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Eosimias was a genus of early primates, first discovered and identified in 1999 from fossils collected in the Shanghuang fissure-fillings of the southern Jiangsu Province, China. It is a part of the family Eosimiidae, and includes three known species: Eosimias sinensis, Eosimias centennicus, and Eosimias dawsonae.[1] It provides us with a glimpse of a primate skeleton similar to that of the common ancestor of the Haplorrhini (including all simians). The name Eosimias is designed to mean "dawn monkey", from Greek eos "dawn" and Latin simius "monkey".[2]

Dating has proven this genus lived from 40 to 45 million years ago in the middle Eocene.[2] The genus Eosimias is unique because of the presence of primitive and derived traits. It provides new insight into the phylogenetic relationships between simians and prosimians (especially the phylogenetic position of the haplorrhine prosimian tarsiers). It can best be described as a likely tree dweller that relied on a steady diet of insects and nectar. It was probably a nocturnal, solitary creature.[1]

Most eosimiid species are documented by unique or fragmentary specimens. This, as well as the strong belief that simians originated in Africa has made it difficult for many to accept the idea that Asia played a role in early primate evolution. Although some continue to challenge the anthropoid resemblances found in Eosiimidae, extensive anatomical evidence collected over the past decade substantiates its anthropoid status.

Eosimias sinensisEdit

Eosimias sinensis (Chinese: 中华曙猿, "dawn monkey of China") was first discovered in China in 1994 by Christopher Beard. It was found in a mountain near Liyang City, Jiangsu province, China. It is the earliest catarrhine that has been discovered.[citation needed]

The species is believed to have lived 45 million years before present, in the Eocene epoch.[3] E. sinensis was tiny, as small as the smallest monkey presently, the pygmy marmoset (Cebuella pygmaea) of South America, and could fit in the palm of a human's hand.[4] Its teeth are considered more primitive than those of early higher primates known from Africa, including Algeripithecus. Due to its highly primitive nature, some paleontologists consider E. sinensis to be evidence that higher primates may have originated in Asia rather than Africa.[3]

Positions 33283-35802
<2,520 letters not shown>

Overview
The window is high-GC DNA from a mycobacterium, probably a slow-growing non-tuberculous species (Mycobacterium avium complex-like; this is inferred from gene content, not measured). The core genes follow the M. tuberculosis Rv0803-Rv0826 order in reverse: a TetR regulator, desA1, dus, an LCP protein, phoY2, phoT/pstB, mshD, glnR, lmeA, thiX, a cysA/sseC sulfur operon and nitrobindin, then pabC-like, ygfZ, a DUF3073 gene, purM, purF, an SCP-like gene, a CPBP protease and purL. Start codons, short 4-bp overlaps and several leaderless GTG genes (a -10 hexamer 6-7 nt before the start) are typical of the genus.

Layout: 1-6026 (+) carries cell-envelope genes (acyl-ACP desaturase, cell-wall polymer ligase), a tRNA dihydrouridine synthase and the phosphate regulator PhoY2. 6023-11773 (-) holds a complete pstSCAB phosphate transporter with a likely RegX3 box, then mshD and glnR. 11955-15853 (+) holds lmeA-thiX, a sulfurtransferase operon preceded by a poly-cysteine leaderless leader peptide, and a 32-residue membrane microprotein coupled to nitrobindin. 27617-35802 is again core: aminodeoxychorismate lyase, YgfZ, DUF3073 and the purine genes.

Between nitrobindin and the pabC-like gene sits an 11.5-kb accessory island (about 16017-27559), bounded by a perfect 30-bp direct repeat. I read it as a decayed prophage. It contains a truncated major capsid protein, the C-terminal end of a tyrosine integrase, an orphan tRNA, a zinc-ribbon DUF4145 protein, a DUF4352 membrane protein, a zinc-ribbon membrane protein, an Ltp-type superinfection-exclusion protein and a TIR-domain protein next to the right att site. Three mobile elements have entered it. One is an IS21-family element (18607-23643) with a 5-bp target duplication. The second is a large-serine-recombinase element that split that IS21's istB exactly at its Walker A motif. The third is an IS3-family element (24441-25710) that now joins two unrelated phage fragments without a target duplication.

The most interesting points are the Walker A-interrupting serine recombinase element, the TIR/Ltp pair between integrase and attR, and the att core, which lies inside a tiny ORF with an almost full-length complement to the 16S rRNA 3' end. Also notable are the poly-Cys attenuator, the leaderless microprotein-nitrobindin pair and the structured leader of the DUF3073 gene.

Christopher Beard was the lead member of the team that discovered Eosimias sinensis in 1994. Beard recovered a right mandible, cataloged as IVPP V10591, which preserved P4-M2 and roots or alveoli for C1, P2-3, and M3. Although it retains primitive characters such as a small body size (mean estimates range from 67–137 grams (2.4–4.8 oz)) and an unfused mandibular symphysis, it appears to be a primitive simian based on its dental characteristics, including a lower dental formula of 2-1-3-3.

Eosimias centennicusEdit

Eosimias centennicus was found in 1995 while doing fieldwork in the Yuanqu Basin of the southern Shanxi Province in China.[5] Among these recovered fossils is the first complete lower dentition of Eosimias, catalogued as IVPP V11000. All anatomical information yielded from these fossils confirms the anthropoid-like traits found in E. sinensis. Biostratigraphic evidence also suggests these fossils are younger than E. sinensis, which is consistent with the anatomy of eosiimids because the dentition of E. centennicus is slightly more derived than that of E. sinensis.[5] This species was also found to be a very tiny primate, with mean estimates of body mass ranging from 91 to 179 grams (3.2 to 6.3 oz). E. sinesis was originally described on the basis of fragmentary fossils, but with the discovery of E. centennicus and a complete lower dentition, Eosimias can more definitively be described as an early anthropoid.

Eosimias dawsonaeEdit

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